The argument on gun control is like the one on abortion: going 'round and 'round because the two major sets of arguments proceed from very different premises or even worldviews. In the case of abortion, the major disagreement is on the nature of the universe and the nature of human beings, which is about as major a disagreement as I can think of offhand. If a human being is essentially (literally in essence) a creature with a soul, and if ensoulment occurs at conception, then .... Etc. Which is quite different from my idea of a zygote, a fertilized human egg, which I don't see as a human person, and you-all probably don't either.

            Similarly, if you want gun control, youse folk who read Leftish blogs such as this will talk about decreasing gun deaths. But most places in the USA most of those gun deaths are suicides or gang related and can seem a reasonable price to pay for people who believe the 2nd Amendment protects all our rights by giving substance to the Right of Revolution, and if you believe effective revolution requires a citizenry not just armed but armed heavily enough to hold off the forces of the State until the military sides with the revolution and the revolution is won (more exactly, the opening round is won, but that gets into complicated history and political analysis).

            I go with Hannah Arendt in On Violence (1970) and elsewhere on how violence undercuts revolutionary power, but I'd concede that a fair number of bolt-action rifles in the hands of citizens probably would help underpin a right to revolution but add that handguns are officers' weapons to keep the grunts in line and that the AK-47 and similar weapons would be for some sort of right of coup or guerrilla warfare and not classical revolution as such. As a kid I put money in cans to plant trees in Israel, and maybe buy arms to drive the British (and as it turns out, Palestinians) from Palestine; as a young adult at neighborhood pubs, I gave money to help the widows and orphans in Ireland, with maybe a few quid going to our boys in the Irish Republican Army to buy weapons to drive the Brits out of the occupied counties. And money for humanitarian aid freed funds to buy weapons by the NLF, ANC, FLN, PLO, and other groups alphabetical, revolutionary, and willing to use violence.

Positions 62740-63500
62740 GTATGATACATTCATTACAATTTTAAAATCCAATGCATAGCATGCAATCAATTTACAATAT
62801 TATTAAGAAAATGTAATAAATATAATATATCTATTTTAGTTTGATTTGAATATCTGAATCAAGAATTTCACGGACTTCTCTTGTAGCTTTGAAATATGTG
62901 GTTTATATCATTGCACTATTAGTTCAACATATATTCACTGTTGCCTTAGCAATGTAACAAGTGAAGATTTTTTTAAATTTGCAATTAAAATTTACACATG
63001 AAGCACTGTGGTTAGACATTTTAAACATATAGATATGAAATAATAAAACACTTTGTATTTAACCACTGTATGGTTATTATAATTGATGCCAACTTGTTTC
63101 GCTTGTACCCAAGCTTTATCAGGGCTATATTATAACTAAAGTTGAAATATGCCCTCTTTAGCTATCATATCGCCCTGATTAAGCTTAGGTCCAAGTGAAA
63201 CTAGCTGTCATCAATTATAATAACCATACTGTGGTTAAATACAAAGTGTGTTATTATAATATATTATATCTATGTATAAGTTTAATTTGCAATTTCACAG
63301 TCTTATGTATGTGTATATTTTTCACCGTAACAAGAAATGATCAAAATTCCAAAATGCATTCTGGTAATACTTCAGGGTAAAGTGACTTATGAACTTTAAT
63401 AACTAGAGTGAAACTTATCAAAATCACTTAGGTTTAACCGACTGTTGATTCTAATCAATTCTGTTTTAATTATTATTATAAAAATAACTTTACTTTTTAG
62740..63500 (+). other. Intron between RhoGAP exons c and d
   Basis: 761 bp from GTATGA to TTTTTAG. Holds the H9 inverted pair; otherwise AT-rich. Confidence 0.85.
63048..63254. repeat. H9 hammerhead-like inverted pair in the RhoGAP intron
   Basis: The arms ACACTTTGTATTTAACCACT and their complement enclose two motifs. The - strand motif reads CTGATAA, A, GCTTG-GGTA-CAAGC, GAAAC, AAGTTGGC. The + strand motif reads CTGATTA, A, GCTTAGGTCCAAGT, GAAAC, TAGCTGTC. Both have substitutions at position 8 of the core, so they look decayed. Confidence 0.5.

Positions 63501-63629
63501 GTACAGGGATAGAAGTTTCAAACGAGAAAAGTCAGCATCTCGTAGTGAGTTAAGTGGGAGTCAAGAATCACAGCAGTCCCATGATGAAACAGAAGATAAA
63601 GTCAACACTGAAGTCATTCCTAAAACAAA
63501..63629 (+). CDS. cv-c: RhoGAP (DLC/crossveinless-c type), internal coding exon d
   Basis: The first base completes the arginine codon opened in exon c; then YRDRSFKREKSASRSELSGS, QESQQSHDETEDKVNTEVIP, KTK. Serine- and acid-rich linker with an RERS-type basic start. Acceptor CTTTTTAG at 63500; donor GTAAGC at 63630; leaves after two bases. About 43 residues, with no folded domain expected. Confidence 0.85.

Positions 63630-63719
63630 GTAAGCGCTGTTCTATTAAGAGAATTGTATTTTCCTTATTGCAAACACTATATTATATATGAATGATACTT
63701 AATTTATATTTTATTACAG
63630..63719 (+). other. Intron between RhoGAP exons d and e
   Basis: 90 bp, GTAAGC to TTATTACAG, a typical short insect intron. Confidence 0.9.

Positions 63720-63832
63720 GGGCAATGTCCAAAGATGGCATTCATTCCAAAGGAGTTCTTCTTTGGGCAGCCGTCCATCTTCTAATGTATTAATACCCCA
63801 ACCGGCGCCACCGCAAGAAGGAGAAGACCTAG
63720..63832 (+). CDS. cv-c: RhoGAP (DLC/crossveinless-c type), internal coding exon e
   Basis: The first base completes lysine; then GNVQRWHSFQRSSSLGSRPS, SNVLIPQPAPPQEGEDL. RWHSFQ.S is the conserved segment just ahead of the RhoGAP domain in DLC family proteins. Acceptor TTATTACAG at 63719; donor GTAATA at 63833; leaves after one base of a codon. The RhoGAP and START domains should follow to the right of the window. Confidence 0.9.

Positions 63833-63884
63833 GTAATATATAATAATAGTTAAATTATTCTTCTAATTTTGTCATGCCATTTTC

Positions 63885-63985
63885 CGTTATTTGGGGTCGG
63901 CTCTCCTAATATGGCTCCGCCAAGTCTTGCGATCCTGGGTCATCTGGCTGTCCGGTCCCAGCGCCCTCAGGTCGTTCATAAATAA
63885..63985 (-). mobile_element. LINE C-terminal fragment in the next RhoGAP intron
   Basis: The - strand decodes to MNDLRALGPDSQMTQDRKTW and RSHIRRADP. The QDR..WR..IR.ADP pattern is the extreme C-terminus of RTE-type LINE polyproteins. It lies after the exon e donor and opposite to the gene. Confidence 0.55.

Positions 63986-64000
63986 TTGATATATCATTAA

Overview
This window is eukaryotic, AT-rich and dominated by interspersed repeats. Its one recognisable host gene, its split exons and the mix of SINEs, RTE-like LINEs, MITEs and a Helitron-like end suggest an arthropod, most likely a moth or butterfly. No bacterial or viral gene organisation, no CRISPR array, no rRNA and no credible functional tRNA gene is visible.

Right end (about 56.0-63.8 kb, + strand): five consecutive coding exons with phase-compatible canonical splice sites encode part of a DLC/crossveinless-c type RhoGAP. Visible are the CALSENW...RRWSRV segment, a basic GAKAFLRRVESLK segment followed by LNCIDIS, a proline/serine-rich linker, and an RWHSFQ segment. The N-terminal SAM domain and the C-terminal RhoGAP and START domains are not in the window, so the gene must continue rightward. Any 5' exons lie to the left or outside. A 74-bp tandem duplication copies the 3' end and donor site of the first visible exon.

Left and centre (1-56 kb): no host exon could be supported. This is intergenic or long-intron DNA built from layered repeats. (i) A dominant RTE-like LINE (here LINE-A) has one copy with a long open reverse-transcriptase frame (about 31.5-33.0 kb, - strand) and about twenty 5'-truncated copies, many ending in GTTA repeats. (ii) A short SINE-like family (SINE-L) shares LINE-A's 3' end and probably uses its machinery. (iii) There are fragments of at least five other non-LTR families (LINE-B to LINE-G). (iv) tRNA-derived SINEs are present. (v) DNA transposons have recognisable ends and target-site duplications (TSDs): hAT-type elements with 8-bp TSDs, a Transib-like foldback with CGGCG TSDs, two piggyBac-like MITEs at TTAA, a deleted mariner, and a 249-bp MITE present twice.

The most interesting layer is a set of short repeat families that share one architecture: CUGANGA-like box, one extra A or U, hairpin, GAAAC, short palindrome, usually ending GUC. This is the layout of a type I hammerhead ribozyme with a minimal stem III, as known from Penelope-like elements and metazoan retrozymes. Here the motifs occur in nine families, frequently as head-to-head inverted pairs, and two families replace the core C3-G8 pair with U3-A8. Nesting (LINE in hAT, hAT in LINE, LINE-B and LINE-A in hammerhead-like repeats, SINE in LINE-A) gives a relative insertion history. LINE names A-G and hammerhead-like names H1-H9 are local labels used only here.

Most people who'll read this far think those who think President Barack Obama a tyrant are simply crazy: dissociated from reality. Those who think Obama a tyrant (or a potential one) obviously think otherwise and go from perception to premise to the conclusion that they need high-power weapons to hold off the forces of the tyrant, who will insulate his regime from revolution by seizing their weapons.

            So: the arguments on the necessity for assault rifles and such for personal self-defense and home defense are often just bullshit if you look at the statistics, but that's irrelevant: the serious arguments here are on armed insurrection, and for the most part that's not what people want to talk about, and may be an area (like parts of the abortion debate) where clarity would be more honest and less frustrating but really, really dangerous.